If you have friends you feel you can open up to and talk about your personal problems, that’s fantastic! Enjoy and make the most of this wonderful connection (while also being mindful to not use them as free therapy and that friendship is about give-and-take and is, therefore, reciprocal. No one likes to feel used.
However, the thing about friends is that, as I just mentioned, they’d also like attention and sooner or later you’re going to have to listen to them too. And maybe you’re totally up for that (I hope so for their sake) but other times, when we’re going through a really hard time, it can be difficult to listen to other people’s problems. Whereas a therapist won’t be burdening you with their issues and you don’t have to ask about their day and their feelings during a session. It’s this glorious hour that’s all about you!
Now, for some, that’s not actually all that glorious and they get self-conscious and feel selfish and self-centred. For those, it’s, perhaps, even more, important to talk to a therapist because it indicates a life of service and never being given the space to speak about themselves and feel heard, seen and understood. And that’s a crying shame. It feels wonderful to be truly listened to.
Because that’s the other thing about friends. They tend to listen to answer. A truly great listener, like a therapist, listens to understand.
When we, or our friends, listen to answer, it’s about giving either advice or turning the conversation back on us/them. Again, there’s nothing wrong with a friend who turns the conversation back on them – that’s friendship – back-and-forth but with a therapist, you don’t have that (but also, if a friend always makes it about themselves, they may not be very good friends and they may have narcissistic tendencies. Having said that, they might also be neurodivergent and wants to show how deeply they relate to you and your story by sharing a similar story. You can tell the difference between whether the person is really nice and has good intentions or whether the person tends to take advantage of you and tends to always have to ‘win’ whether it’s at being better than you or by having suffered more than you, as in ‘you think you have it bad, listen to my story…!)
Listening to give advice can often make us feel unheard and unheld (what does it mean to not be held… well, it’s to not feel like you’re being taken good care of within the relationship. Is the person holding your hand or dragging you along?) (I’ll be writing an article about the perils of giving advice so keep an eye out for that one but also I’ve written a whole e-book about it which you can find here).
Your friends will also have your back. They often forget to have a measured overview of the problem or consider multiple perspectives, so if you tell them that your partner has been a dick to you, they tend to become your cheerleader and hate on the partner. That can feel really nice at the time but if you then change your mind about your partner being a dick, you might feel awkward around your friend who you complained to. Might worry they judge your partner, your relationship or your decisions. A therapist doesn’t do that. It’s not their job. They’ll have your back but not blindly. They are there to support you in living the life you want and not the life they think you ought to live. And even if you do feel awkward about something you said in therapy, you could stop seeing the therapist whereas it’s harder to cut off a good friendship.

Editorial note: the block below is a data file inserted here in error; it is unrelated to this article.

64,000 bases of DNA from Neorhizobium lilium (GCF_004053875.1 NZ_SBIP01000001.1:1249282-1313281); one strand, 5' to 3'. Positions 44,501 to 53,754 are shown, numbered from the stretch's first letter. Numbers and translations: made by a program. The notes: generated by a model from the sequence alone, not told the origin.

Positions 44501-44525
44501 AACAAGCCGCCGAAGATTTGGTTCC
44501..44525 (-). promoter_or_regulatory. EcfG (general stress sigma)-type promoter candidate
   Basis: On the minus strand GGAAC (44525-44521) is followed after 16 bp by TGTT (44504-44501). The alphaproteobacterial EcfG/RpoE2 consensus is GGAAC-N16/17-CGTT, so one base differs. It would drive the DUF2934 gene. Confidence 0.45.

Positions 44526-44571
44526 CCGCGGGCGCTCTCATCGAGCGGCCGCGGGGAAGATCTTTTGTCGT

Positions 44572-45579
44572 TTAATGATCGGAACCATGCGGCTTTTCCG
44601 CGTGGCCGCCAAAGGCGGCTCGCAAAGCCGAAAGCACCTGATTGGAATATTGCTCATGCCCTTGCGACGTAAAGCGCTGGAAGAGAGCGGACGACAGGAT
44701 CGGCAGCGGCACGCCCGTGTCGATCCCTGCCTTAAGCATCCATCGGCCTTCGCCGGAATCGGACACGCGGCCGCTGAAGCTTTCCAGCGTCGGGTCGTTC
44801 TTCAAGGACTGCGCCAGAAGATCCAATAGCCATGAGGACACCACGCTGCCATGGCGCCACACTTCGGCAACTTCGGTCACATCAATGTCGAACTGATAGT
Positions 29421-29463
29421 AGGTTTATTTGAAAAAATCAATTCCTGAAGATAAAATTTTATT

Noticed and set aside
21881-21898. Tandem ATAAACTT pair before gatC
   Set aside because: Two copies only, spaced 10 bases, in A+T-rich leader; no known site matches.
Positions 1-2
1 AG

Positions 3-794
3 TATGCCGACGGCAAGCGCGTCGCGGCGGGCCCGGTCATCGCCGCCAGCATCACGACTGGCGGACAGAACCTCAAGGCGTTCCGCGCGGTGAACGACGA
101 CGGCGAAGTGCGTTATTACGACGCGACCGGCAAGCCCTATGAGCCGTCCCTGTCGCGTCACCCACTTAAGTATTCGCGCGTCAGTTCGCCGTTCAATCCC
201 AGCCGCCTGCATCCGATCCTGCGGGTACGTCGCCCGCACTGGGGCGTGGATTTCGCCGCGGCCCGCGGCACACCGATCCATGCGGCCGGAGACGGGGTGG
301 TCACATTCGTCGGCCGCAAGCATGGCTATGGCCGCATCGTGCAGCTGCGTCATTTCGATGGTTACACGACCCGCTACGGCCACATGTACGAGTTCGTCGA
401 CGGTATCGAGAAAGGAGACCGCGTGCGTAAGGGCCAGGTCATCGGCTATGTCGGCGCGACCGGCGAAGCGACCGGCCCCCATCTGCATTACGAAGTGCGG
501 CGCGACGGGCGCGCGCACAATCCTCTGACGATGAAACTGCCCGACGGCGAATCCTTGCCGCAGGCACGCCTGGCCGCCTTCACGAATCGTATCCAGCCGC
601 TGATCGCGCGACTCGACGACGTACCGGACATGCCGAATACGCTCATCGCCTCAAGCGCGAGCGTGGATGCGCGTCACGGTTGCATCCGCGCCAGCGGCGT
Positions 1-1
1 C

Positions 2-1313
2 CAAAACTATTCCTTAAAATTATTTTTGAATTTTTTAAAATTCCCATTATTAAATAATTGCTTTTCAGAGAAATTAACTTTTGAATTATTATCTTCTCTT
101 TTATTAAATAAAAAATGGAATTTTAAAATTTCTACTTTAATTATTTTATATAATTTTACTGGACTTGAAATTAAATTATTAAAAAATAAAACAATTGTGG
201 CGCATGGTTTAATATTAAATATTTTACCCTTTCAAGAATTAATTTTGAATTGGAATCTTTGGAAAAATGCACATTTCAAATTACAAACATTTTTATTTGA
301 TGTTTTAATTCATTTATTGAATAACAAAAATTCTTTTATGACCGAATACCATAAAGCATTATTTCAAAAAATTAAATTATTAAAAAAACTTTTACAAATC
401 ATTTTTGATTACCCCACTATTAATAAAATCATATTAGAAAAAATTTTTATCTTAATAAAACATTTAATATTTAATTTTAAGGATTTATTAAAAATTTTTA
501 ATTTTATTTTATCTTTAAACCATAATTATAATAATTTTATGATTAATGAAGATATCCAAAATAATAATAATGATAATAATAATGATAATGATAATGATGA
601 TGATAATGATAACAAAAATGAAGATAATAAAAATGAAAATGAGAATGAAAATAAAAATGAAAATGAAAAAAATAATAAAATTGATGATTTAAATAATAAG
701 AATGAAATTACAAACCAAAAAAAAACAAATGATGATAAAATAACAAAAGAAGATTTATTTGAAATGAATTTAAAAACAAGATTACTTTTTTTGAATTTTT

And if you’re complaining about your family or partner or another friend to a friend, you might find yourself in the awkward position of the friend interacting with the people you’ve moaned about which again won’t happen with a therapist. They’re neutral, impartial and best of all, not involved in your daily life. Once you close that door (or Zoom call) with the therapist, they don’t have access to anything else or anything more. What you’ve said and that relationship belongs in a neat container, inside a pre-arranged day and time and for an hour.
Now, what can happen is that we think our therapists would make an excellent friend and we might want to know more about them or hope they can stay friends after therapy, which they, sadly, can’t. I’ve written an article about that here.
Finally, talking to a friend doesn't guartentee confidentiality nor their undivided attention, both which are core pillars of therapy. Friends might have biased views and say really hurtful or unhelpful things like 'just get over it' or 'why are you still hung up about that?' which a therapist won't. They're usually not qualified to help with mental health issues and can make you feel ashamed or judged and, thereby, make you feel worse. Or you might fear judgement and, therefore, won't be fully honest, whereas in therapy, it might be hard to honest but it's a much safer space to be so in.
What do you think might be different for you in talking to a friend versus talking to a professional therapist? When might a friend be more helpful and when might a therapist? Do you see the pros and cons of each?
Thank you for reading. I hope you enjoyed this article. If you did, or didn't, or want to add something or have a question, feel free to comment below (but try and be kind about it - I'm a terribly sensitive soul).
Don't forget that this is just my opinion. You don't have to agree. These pieces of writing are just here to make you think and take from it what you like and find helpful and ignore the rest. At the end of the day, it's your life and, therefore, what you consume, what you believe, and what you think and feel is your choice.
Also, this article has been brought to you by a perfectly imperfect, flawsome dyslexic. I hope any potential spelling or grammar mistakes didn't take away from your enjoyment.
Meandering thoughts about life and the meaning of everything, from a know-it-not-all!